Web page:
• James K. Whitesell
  • Mark A. Minton


The dramatic changes that have taken place in synthetic chemistry are a direct result of improved instrumentation for structural analysis of complex organic molecules. As instrumentation evolved from ultraviolet to infrared to proton nuclear magnetic resonance spectroscopy, it was the synthetic community that was first to develop and then to exploit the full power of each new technique. This does not appear to be the case with the latest tool, 13C NMR. spectroscopy, which has yet to find significant usage by synthetic chemists other than as a rather complicated means for counting carbons. The power of the technique is far greater than as a replacement for elemental analysis and indeed can be used to solve complicated structural problems more readily than less straightforward methods such as 2-D 1 H NMR. techniques.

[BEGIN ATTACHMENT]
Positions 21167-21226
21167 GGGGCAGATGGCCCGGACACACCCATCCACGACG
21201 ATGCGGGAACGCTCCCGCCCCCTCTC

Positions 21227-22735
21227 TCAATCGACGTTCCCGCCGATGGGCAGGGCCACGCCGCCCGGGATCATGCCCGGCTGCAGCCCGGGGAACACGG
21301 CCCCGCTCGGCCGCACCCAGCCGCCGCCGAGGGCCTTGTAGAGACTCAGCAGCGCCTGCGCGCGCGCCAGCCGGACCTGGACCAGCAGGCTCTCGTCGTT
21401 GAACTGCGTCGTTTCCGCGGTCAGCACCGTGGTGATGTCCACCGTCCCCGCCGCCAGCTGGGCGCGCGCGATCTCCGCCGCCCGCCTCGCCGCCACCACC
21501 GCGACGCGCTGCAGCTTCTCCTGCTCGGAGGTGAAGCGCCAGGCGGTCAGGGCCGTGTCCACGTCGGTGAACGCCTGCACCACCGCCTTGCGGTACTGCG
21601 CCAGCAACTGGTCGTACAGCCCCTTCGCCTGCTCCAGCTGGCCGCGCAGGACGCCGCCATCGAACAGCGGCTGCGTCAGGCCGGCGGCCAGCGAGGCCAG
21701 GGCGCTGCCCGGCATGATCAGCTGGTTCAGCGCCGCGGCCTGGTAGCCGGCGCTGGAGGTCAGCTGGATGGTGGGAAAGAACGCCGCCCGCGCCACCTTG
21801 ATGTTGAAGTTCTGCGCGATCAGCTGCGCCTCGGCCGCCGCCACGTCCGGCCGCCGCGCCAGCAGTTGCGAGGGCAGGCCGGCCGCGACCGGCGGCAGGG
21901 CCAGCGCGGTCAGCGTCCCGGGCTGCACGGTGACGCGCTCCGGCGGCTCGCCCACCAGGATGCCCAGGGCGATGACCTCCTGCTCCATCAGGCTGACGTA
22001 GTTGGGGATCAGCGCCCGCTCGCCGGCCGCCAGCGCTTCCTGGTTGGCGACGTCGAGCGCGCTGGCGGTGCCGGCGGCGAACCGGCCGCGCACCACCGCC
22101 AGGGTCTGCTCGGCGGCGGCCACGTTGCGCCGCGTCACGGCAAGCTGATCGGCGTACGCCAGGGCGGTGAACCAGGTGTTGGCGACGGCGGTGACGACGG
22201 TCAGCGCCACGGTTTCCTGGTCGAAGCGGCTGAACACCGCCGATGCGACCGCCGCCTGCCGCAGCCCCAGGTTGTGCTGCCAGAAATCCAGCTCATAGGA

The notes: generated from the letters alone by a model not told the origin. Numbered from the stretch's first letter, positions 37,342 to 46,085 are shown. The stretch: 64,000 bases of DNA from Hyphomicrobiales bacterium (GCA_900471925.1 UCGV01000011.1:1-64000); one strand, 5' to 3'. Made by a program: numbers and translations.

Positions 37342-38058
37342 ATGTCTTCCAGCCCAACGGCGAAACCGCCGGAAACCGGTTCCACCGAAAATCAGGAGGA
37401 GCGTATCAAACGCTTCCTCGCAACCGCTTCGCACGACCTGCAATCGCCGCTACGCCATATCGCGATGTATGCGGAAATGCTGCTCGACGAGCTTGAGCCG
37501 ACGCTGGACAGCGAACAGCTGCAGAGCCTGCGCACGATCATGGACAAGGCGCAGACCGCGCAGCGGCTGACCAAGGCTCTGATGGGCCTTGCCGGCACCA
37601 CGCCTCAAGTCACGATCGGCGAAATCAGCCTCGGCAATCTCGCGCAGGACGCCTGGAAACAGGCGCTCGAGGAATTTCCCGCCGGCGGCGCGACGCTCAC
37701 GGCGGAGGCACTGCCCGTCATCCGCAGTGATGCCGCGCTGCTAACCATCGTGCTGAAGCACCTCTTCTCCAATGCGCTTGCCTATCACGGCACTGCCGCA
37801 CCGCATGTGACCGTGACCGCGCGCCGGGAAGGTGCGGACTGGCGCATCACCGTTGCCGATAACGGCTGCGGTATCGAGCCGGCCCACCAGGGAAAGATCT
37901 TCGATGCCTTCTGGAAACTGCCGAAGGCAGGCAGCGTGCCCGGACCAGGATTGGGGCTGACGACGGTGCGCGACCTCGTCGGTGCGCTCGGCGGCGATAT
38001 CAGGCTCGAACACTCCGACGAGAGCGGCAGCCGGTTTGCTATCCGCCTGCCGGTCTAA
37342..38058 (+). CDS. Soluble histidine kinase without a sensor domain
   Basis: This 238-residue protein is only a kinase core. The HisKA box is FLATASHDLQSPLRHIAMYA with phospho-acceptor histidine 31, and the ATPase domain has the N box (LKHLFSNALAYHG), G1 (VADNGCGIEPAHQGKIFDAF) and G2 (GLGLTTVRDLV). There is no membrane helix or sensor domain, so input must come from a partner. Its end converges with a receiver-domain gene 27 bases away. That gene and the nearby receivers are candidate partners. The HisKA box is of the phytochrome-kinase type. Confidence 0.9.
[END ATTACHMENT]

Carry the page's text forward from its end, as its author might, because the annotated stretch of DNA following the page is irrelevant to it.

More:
Nuclear Magnetic Resonance Full Power Significant Usage Complex Organic Molecule Proton Spectroscopy 
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© Chapman and Hall Ltd 1987

Authors and Affiliations

  • James K. Whitesell
  • Mark A. Minton

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